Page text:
This is the only vegan pie crust recipe you’ll ever need. It’s ultra flaky, crisp and tender, super easy to make, and you couldn’t possibly tell that it’s vegan! The secret to its next-level flakiness lies in using frozen, sliced vegan butter and in an extra laminating step, which also makes the pie dough easier to handle.This recipe makes enough pie dough for one single-crust 9 inch (23cm) pie, but is easily doubled if you want to make a double-crust pie (with a lid or lattice).
1 ½tbspcaster/superfine or granulated sugar(If you want to use the pie crust in a savoury recipe, you can reduce the sugar to 1 tsp.)
35g(⅓ stick) cold vegan butter, from the fridge(I used the Stork Baking Block, but other brands like the Earth Balance Vegan Buttery Sticks or Miyoko’s European-Style Cultured Vegan Butter should work as well. Make sure to use a firm butter block/stick, not a soft spread.)
100g(¾ stick + 1 tbsp) frozen vegan butter, sliced into ½ inch (1cm) square pieces about 2mm thin(You can slice the frozen butter before starting and then freeze it again until needed. It's easiest to slice the vegan butter after it's been frozen for about 3-4 hours, not overnight.)
80g(⅓ cup) cold water
Making the vegan pie dough:
In a large bowl, whisk together the flour, sugar and salt.Tip: If you're working in a very warm kitchen, you can chill the bowl and your combined dry ingredients in the fridge for about 30 minutes before starting. This will reduce the chances of the vegan butter getting too warm and soft when you make the pie dough.
Add the cold vegan butter (from the fridge) and use your fingertips to work it into the dry ingredients until you get a mixture resembling breadcrumbs.Tip:This prevents gluten development in subsequent steps and ensures that your baked pastry will be nice and tender.
Add the frozen, sliced vegan butter. Toss it in the dry ingredients, and make sure that it’s all evenly covered in flour. If any pieces of butter have clumped together, break them up.Tip: Using frozen butter prevents it from melting too quickly, and maximises the flakiness of the final, baked pastry.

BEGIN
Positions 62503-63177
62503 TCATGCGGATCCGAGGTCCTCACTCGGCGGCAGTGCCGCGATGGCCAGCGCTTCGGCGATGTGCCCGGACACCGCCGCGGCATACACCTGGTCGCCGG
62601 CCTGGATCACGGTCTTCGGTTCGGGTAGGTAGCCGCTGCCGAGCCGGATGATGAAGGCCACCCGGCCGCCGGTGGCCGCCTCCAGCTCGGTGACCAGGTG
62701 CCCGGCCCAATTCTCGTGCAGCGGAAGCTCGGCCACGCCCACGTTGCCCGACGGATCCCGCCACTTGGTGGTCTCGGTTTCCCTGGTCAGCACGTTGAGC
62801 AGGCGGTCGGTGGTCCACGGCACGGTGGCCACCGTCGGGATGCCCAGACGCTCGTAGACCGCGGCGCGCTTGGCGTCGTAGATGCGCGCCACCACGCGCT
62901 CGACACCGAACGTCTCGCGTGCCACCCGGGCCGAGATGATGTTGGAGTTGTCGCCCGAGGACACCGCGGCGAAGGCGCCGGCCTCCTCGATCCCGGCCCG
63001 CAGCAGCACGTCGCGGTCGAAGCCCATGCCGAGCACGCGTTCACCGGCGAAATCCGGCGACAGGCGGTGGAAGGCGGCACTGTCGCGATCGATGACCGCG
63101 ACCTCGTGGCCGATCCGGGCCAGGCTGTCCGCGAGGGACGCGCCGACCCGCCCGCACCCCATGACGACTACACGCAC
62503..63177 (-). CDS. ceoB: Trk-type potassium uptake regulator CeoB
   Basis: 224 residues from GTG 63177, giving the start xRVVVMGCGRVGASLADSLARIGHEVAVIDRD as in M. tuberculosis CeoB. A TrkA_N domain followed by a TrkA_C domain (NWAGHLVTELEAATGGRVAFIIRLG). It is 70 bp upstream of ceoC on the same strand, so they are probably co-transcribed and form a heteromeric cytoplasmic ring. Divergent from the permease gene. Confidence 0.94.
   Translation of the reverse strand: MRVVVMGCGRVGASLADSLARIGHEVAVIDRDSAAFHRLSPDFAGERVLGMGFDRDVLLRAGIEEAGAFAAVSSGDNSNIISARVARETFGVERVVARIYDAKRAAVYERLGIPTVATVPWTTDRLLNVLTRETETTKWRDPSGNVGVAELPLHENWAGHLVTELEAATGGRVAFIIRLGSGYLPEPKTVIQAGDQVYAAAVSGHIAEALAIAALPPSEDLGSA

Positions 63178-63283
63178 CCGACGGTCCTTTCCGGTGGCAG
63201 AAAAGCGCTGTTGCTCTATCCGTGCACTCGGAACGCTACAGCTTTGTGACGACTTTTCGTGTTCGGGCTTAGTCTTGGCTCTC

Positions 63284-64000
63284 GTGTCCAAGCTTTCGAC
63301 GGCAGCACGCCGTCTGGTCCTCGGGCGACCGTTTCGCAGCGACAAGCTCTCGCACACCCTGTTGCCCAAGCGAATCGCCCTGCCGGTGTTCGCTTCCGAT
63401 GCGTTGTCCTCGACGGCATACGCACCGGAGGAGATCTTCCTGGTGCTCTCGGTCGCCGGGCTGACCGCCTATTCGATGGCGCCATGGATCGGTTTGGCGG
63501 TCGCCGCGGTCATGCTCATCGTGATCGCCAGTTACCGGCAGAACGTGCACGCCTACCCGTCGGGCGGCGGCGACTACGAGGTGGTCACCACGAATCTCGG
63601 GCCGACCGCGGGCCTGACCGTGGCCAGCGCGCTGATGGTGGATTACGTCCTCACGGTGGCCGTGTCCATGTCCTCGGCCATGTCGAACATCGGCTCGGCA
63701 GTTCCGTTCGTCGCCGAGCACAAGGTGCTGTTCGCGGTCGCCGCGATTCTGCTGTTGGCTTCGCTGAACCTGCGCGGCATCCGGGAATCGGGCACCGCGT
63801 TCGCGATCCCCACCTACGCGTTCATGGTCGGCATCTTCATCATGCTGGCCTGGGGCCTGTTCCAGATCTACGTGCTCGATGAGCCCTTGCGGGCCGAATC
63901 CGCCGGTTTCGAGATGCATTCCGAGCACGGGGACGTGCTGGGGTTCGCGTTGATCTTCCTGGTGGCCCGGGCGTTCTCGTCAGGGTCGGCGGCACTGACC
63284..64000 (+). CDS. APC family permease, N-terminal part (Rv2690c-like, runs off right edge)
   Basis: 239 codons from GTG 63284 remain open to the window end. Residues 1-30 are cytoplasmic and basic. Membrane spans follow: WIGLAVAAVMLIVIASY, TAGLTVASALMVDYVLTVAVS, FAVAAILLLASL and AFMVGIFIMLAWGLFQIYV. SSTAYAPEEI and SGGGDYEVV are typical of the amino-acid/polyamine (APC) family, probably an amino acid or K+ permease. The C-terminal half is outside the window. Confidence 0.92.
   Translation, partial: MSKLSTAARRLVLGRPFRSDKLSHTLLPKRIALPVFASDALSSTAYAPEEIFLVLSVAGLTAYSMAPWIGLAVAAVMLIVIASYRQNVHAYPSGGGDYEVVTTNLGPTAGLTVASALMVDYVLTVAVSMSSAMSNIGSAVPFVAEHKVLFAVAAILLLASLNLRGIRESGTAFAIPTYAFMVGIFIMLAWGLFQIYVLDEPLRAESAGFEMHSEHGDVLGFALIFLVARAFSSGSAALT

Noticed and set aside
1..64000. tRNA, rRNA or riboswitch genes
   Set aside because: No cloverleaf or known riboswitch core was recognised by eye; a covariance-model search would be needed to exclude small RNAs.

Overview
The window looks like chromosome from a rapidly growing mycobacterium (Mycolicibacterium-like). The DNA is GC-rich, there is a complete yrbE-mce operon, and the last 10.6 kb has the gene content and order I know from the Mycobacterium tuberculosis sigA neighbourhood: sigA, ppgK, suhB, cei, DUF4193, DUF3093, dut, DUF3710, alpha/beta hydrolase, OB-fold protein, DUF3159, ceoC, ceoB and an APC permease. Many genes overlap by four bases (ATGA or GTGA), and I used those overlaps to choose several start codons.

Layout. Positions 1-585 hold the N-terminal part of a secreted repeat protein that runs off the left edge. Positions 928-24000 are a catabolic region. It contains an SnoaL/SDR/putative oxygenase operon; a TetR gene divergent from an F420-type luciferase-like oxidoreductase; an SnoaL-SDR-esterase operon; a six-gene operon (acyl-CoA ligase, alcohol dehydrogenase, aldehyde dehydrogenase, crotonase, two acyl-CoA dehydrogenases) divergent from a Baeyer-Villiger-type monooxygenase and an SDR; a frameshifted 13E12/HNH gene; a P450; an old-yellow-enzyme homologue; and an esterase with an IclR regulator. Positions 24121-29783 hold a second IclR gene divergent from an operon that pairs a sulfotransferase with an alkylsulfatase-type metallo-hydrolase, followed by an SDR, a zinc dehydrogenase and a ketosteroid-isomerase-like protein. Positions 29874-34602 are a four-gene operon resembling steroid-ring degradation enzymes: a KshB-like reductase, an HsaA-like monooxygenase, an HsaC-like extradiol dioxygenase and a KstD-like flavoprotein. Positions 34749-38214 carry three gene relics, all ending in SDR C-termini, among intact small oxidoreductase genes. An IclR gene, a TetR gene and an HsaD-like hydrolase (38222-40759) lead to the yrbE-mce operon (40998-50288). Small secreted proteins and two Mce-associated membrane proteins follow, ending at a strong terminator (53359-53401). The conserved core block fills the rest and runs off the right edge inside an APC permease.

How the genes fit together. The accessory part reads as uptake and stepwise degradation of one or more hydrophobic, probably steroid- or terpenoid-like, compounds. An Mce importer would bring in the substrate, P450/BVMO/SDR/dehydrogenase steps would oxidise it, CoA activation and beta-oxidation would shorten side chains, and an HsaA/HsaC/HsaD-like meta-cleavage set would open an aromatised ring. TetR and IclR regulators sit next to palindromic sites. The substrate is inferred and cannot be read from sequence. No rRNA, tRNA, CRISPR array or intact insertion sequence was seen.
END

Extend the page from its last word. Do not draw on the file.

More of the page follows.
Add the cold water, 1-2 tablespoons at a time. After each addition of water, gently toss all the ingredients together with your fingertips, ensuring that the flour is evenly hydrated. Tip: You might not need all the water listed in the recipe, as different brands/types of all-purpose flour absorb slightly different amounts of moisture. I’ve found that I usually use all of it.
When the dough starts clumping together, give it a quick knead (pressing it against the sides of the bowl) until it comes together in a ball. Don’t over-work the dough as that can result in gluten development and a tough pastry.The final vegan pie dough won’t look smooth: it might crack slightly in places and it will look a bit “shaggy” – that’s perfectly fine. As long as there aren’t any completely dry spots (all the flour should be hydrated) and you can see large pieces of butter, you can proceed with the next step. If you do see patches of dry flour, sprinkle them with some extra cold water. (See blog post for photos of what the pie dough should look like.)
Wrap the pie dough in cling film and chill in the fridge for 1-2 hours. I don’t recommend freezing the dough at this stage, as it can lead to cracking when you roll it out in the laminating step.
Laminating the pie dough:
Lightly flour your work surface and the top of the chilled pie dough.
Tap on the pie dough with a rolling pin to make it more pliable.
Roll it out into a long rectangle. The exact dimensions don’t matter much, just make sure that you don’t roll it thinner than about 3-4mm. While rolling, make sure that it doesn’t stick to the surface, by occasionally sliding your hands underneath.
Turn the dough so that a short end is closest to you. Brush away any excess flour and fold the dough as you would an A4 letter – the top third down towards the middle and the bottom third up over it. This is called a "letter fold".
Rotate the dough by 90 degrees (so that the open ends are closest and farthest from you). Roll out into a similar-sized rectangle and repeat the letter fold. Tip: If the dough becomes too soft at any point, chill it in the fridge for 15-20 minutes before proceeding.
After the two letter folds, wrap the dough in cling film and chill it in the fridge for at least 30 minutes or until needed.
Use as instructed in the chosen pie recipe.This recipe makes enough pie dough for one single-crust 9 inch (23cm) pie, but is easily doubled if you want to make a double-crust pie (with a lid or lattice).
The vegan pie crust keeps well wrapped tightly in cling film for 1 week in the fridge or 2-3 weeks in the freezer. When you want to use it, allow it to thaw at room temperature before using. If you press down on it with a finger, it should leave an indentation – but it should feel firm, not too soft to the touch.
Recipe by The Loopy Whisk (www.theloopywhisk.com).